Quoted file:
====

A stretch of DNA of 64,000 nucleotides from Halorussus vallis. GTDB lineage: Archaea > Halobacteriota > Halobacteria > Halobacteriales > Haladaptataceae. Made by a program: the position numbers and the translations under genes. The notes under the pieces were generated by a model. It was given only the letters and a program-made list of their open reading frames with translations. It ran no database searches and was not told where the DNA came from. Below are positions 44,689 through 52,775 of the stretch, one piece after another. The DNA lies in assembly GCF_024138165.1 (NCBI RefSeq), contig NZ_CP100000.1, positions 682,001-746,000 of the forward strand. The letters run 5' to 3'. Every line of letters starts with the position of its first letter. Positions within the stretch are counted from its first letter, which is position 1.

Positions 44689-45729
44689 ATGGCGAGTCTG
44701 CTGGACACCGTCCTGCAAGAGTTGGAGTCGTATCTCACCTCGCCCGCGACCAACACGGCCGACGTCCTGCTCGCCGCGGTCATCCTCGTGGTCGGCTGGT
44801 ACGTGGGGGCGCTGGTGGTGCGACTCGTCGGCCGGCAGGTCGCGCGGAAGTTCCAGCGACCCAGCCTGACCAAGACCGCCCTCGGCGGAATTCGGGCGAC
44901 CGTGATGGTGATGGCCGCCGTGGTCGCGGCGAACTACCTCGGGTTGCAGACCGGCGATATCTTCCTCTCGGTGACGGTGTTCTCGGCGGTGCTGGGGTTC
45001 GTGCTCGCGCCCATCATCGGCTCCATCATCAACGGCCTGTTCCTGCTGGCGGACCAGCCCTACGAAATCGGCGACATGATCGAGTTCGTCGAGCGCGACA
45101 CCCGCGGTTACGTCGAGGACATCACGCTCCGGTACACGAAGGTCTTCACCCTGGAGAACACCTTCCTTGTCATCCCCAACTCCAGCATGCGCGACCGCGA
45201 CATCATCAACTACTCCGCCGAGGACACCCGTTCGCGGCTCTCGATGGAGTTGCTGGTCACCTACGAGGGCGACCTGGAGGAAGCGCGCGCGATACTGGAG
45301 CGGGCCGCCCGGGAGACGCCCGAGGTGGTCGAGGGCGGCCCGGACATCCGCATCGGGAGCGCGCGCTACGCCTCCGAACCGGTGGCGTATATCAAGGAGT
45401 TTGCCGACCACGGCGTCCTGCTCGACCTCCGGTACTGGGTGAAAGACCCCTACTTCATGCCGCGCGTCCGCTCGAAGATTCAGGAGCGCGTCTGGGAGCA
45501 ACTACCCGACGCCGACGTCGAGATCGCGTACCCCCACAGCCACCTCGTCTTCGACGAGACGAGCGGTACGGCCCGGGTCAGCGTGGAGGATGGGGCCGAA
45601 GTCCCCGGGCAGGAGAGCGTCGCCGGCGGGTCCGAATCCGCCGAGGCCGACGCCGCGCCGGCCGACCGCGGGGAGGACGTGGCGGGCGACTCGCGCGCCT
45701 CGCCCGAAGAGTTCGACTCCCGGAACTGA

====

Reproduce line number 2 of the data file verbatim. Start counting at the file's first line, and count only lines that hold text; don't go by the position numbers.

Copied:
Positions 44689-45729